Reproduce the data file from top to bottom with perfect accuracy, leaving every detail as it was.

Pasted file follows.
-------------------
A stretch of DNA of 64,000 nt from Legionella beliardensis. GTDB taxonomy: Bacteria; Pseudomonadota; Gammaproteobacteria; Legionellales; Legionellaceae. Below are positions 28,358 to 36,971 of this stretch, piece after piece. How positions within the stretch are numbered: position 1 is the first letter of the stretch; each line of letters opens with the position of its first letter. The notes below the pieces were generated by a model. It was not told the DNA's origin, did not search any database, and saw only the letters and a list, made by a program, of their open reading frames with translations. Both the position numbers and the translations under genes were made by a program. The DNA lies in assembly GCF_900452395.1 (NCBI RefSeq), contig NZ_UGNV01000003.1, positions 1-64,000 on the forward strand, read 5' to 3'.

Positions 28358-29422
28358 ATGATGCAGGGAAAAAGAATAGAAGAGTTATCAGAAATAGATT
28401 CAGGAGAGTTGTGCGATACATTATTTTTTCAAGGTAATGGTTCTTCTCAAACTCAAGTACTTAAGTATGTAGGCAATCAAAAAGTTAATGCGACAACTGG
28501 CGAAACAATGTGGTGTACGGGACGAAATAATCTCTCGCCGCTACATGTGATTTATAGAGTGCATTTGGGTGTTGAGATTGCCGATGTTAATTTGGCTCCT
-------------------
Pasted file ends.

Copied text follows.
A stretch of DNA of 64,000 nt from Legionella beliardensis. GTDB taxonomy: Bacteria; Pseudomonadota; Gammaproteobacteria; Legionellales; Legionellaceae. Below are positions 28,358 to 36,971 of this stretch, piece after piece. How positions within the stretch are numbered: position 1 is the first letter of the stretch; each line of letters opens with the position of its first letter. The notes below the pieces were generated by a model. It was not told the DNA's origin, did not search any database, and saw only the letters and a list, made by a program, of their open reading frames with translations. Both the position numbers and the translations under genes were made by a program. The DNA lies in assembly GCF_900452395.1 (NCBI RefSeq), contig NZ_UGNV01000003.1, positions 1-64,000 on the forward strand, read 5' to 3'.

Positions 28358-29422
28358 ATGATGCAGGGAAAAAGAATAGAAGAGTTATCAGAAATAGATT
28401 CAGGAGAGTTGTGCGATACATTATTTTTTCAAGGTAATGGTTCTTCTCAAACTCAAGTACTTAAGTATGTAGGCAATCAAAAAGTTAATGCGACAACTGG
28501 CGAAACAATGTGGTGTACGGGACGAAATAATCTCTCGCCGCTACATGTGATTTATAGAGTGCATTTGGGTGTTGAGATTGCCGATGTTAATTTGGCTCCT